Cheating for the sake of victory would earn respect, corrupy ballplayers fixed games with impunity, and violence plagued the sport. It was a time when some spectators stormed the field to heckle umpires, while ballplayers went into the stands to confront hecklers. 

The sport also had an endearing side, with fans heading to the field with baskets of flowers, loving cups, diamond jewelry gold watches, and cash for their favorite players in the middle of games. 

Ballplayers had physical battles between opposing clubs that occurred regularly in a phenomenon known as "rowdyism," but they also were eager to volunteer for "benefit contests" to aid fellow big leaguers and the country in times of need. "Joke games" reduced sport to pure theater as outfielders intentionally dropped fly balls, infielders happily booted easy grounders, hurlers threw soft pitches over the plate, and umpires ignored the rules.

Halfon writes of the growth of the game, "Baseball surged in popularity at the turn of the twentieth century as longtime enthusiasts and recent converts flocked to city parks, empty lots, and open fields form sunup to beyond sundown to play a game that gripped a nation. Drugstores, shoe manufacturers, and meatpackers organized squads that battled for bragging rights, while steel mill, coal mine, and railroad companies hired workers to play on company teams. An explosion of clubs led to the creation of new leagues including industrial leagues, Negro leagues, and professional girls' leagues, each answering the call of voices seeking their place on the ball field. Baseball's reach extended further to the edges of society, where wayward youngsters in reformatories and hardened inmates in penitentiaries participated in a sport thought to have rehabilitative powers.

"Not only did baseball take hold as a thrilling form of recreation, but it also emerged as an enormously popular spectator sport. Major League attendance soared, minor leagues flourished, and amateur baseball drew huge crowds. Nearly one hundred thousand fans attended the 1915 amateur baseball championship of Cleveland, and the public gathered to watch ballgames on any level in any venue. Exhibition contests before, during, and after the regular season found audiences eager to see big leaguers compete against each other, local clubs, and college teams, while barnstorming in the autumn brought baseball to small towns and rural villages, where fans mingled with famous players that they only read about in newspapers. It was not enough. An insatiable thirst for what had become the national pastime led to the creation of indoor baseball, offering a measure of solace in the winter months."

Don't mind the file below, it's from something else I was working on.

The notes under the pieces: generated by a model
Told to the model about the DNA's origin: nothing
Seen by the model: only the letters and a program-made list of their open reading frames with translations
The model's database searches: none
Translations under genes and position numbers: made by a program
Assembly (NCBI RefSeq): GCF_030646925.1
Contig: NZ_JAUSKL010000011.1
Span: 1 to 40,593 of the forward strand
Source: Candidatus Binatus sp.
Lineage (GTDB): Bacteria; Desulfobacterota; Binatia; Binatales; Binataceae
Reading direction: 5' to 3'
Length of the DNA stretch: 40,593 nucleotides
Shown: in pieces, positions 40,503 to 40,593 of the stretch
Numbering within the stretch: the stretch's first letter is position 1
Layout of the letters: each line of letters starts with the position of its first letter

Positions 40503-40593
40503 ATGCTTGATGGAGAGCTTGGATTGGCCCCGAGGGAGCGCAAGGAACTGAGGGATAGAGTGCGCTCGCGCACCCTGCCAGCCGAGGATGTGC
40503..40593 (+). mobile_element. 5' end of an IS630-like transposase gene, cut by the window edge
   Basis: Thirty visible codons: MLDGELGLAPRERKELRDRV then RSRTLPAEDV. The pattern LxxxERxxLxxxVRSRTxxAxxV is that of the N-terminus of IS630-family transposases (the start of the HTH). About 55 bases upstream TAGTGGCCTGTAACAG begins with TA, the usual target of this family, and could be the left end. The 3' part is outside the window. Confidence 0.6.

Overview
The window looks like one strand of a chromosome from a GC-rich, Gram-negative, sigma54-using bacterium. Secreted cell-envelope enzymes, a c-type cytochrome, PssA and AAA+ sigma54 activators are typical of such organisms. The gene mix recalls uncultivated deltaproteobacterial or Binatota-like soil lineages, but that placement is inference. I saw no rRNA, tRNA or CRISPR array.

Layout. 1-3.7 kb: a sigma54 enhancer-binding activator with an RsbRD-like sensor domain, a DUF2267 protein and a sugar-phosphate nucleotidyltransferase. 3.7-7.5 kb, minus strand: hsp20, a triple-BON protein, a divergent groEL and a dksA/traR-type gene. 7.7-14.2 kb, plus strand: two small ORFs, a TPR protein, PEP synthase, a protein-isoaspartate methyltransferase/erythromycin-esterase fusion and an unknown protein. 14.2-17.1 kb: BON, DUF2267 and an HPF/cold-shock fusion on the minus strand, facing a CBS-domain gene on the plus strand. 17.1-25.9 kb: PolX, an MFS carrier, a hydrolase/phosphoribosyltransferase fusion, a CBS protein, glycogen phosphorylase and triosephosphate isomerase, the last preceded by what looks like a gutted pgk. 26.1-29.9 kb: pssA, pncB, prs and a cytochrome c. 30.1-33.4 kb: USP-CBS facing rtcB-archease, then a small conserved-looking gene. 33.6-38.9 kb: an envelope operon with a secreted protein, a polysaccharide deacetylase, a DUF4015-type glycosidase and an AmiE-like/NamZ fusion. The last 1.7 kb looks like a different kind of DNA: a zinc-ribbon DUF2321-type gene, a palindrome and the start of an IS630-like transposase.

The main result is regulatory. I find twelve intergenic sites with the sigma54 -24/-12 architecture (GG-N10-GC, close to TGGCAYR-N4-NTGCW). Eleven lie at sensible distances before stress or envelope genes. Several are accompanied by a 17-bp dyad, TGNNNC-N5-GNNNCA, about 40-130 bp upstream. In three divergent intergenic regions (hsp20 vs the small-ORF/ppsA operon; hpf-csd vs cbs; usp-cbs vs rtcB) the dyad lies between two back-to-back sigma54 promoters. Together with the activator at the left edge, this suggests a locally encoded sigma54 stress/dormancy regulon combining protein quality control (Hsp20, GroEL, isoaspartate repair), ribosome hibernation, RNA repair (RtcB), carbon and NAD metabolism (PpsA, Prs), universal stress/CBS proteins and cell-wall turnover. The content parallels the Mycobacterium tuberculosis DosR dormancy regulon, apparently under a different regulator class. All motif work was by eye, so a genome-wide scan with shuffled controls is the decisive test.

Tris Speaker: The Rough-and-Tumble Life of a Baseball Legend

By Timothy M. Gay

Nebraska; paperback, 342 pages; $21.95

Timothy M. Gay's essays and articles on the Civil War, politics, baseball, college basketball, and golf have appeared in USA Today, the Washington Post, and other publications. He has written several books, including Satch, Dizzy, and Rapid Robert: The Wild Saga of Interracial Baseball Before Jackie Robinson.

This is the first book to tell the full story of the turbulent life of Tris Speaker, the three-time World Series winner and early inductee of the Hall of Fame, and it brings to light the grit and glory of his pivotal role in baseball's dead-ball era.

Speaker played for the Boston Red Sox and Cleveland Indians in the early part of the twentieth century, and he was lauded by Babe Ruth as the finest defensive outfielder he ever saw, and by Grantland Rice as "perfection on the field." He put up numbers that amaze observers up to now, including his record for career doubles, 792, that may never be approached, let alone broken.

Gay writes a robust account of one of the greatest times in baseball, and some of the darkest moments that ever tainted a game and hastened the end of a career. His four years of research on Speaker unearthed a document that suggests that cheating induced by gambling was far more widespread in early baseball than officials have acknowledged. He also captures the rough-and-tumble early years of Major League Baseball and restores one of baseball's true greats to is rightful place in history.

In this excerpt, Gay writes of Speaker's unrivaled talent: "Ask informed observers to name the greatest center fielders in history and they will invariably cite (Willie) Mays, Joe DiMaggio, Mickey Mantle, maybe Ken Griffey, Jr., and a couple of others. Even Duke Snider, whose skills weren't in Speaker's league, will get more nods than Tris. Yet nearly eight decades after Tris's retirement, he still holds American League records among outfielders for most career chances, most put-outs, most assists, most double plays, and - here's a statistic not often associated with center fielders - most unassisted double plays. Speaker played so shallow and with such elan that perhaps as many as six times in his career he caught line drives and out-hustled the runner to get a force out at second base. The only other dead-ball immortal whose defensive acumen was in Speaker's class was Honus Wagner, the gritty shortstop of the Pittsburgh Pirates whose gargantuan hands gobbled up every grounder in sight.

'Speaker was Willie Mays before there was a Willie Mays,' maintains baseball historian Richard Johnson, the curator of the Sports Museum of New England. Like Mays, Speaker was a fearsome hitter. Speaker's lifetime batting average was twenty points higher than DiMaggio's and more than forty points higher than Mays's and Mantle's. Tris was much more than a Punch-and-Judy hitter. If the lively ball had been introduced earlier in his career, many of Speaker's more than a thousand career doubles and triples would have been home runs."